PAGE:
Catholic bishops are getting political in California, where they’ve endorsed Proposition 8, the amendment some hope will ban gay marriage in the Golden State.
The California Catholic Conference issued a statement Friday strongly encouraging members of the faith “to provide both the financial support and the volunteer efforts needed for the passage of Proposition 8.”
In the statement, the bishops say their position is based partly on the presumption that while all people deserve to be treated with dignity, being raised by a married mother and father is “the ideal for the well being of children.”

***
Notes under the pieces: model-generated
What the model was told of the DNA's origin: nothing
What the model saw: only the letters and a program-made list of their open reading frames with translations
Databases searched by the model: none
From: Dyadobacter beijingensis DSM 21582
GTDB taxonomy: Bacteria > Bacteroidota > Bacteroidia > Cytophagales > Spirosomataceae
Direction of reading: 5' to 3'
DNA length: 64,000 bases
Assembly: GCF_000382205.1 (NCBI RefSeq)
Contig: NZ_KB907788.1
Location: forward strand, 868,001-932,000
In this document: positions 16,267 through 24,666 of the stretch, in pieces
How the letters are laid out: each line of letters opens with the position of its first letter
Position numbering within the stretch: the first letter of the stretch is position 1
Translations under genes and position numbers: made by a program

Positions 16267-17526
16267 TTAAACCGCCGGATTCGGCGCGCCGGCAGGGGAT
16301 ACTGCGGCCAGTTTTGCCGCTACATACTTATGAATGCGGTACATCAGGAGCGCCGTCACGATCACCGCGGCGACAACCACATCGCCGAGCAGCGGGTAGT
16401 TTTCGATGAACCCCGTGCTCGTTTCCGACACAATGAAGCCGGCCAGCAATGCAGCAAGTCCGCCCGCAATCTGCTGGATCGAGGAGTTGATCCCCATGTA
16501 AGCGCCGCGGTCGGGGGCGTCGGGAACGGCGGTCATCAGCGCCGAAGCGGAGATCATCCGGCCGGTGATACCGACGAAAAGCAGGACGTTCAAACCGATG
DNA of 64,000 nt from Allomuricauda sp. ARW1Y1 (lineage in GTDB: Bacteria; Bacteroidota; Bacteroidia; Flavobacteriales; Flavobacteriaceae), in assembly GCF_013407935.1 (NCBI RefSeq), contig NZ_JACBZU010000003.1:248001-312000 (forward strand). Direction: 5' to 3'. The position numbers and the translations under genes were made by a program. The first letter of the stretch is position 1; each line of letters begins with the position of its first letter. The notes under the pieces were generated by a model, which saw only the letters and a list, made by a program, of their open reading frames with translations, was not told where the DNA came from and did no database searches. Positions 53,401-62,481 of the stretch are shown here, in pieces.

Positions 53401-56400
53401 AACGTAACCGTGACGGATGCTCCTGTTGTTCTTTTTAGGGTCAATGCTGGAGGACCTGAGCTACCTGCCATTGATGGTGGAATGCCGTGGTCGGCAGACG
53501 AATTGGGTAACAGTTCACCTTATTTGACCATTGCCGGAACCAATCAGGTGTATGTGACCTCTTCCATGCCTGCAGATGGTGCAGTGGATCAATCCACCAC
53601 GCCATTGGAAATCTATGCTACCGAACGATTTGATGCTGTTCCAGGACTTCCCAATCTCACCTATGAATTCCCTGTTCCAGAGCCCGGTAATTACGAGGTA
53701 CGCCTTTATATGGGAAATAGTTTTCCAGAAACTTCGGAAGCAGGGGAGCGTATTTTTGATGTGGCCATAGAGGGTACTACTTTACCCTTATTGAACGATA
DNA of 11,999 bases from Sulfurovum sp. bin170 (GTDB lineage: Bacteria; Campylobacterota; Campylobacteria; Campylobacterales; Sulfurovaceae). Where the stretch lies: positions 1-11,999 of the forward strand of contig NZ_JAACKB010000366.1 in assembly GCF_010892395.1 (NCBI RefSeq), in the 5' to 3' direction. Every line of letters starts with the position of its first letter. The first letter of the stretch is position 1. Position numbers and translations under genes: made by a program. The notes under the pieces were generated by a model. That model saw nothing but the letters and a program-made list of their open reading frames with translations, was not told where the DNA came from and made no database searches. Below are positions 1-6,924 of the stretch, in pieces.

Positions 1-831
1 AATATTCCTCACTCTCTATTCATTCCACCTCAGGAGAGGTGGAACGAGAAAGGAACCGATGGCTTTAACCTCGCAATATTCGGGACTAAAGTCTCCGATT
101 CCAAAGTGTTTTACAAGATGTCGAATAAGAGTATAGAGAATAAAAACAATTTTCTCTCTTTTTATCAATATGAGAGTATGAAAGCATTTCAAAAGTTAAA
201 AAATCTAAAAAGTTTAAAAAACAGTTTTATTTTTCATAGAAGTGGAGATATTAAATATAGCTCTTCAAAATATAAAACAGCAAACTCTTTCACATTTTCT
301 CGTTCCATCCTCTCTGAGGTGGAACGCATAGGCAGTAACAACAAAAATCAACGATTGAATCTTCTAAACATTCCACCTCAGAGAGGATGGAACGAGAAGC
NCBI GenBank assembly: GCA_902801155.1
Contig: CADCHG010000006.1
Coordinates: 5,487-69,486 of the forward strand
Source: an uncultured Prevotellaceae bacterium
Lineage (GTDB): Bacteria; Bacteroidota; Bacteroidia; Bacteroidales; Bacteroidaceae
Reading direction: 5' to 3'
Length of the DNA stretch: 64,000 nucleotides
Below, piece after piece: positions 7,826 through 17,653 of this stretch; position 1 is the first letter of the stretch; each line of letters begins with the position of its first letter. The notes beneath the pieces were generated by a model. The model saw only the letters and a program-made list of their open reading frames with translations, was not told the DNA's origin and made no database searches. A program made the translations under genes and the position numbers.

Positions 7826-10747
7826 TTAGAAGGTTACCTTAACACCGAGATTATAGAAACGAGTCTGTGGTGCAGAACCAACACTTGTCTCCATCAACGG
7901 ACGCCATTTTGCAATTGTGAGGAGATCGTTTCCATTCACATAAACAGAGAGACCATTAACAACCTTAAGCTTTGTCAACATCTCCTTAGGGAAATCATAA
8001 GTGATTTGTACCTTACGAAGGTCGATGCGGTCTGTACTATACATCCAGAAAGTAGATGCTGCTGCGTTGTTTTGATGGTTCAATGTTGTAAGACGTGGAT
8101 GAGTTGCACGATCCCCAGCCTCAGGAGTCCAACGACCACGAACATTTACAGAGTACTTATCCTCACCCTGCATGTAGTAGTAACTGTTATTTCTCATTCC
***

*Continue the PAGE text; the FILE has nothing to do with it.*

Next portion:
Meanwhile, state attorney general Jerry Brown said yesterday that Proposition 8 should not – and would not – invalidate same-sex marriages that have already gone down.
I believe that marriages that have been entered into subsequent to the (May 15) Supreme Court opinion will be recognized by the California Supreme Court. I would think the court, in looking at the underlying equities, would most probably conclude that upholding the marriages performed in that interval (before the election) would be a just result.
Brown garnered some conservative ire last month when he changed Proposition 8’s language in what some call a more forceful, discriminatory direction. Many believe the alterations will spur people to vote against the measure. Brown insists his language remains neutral.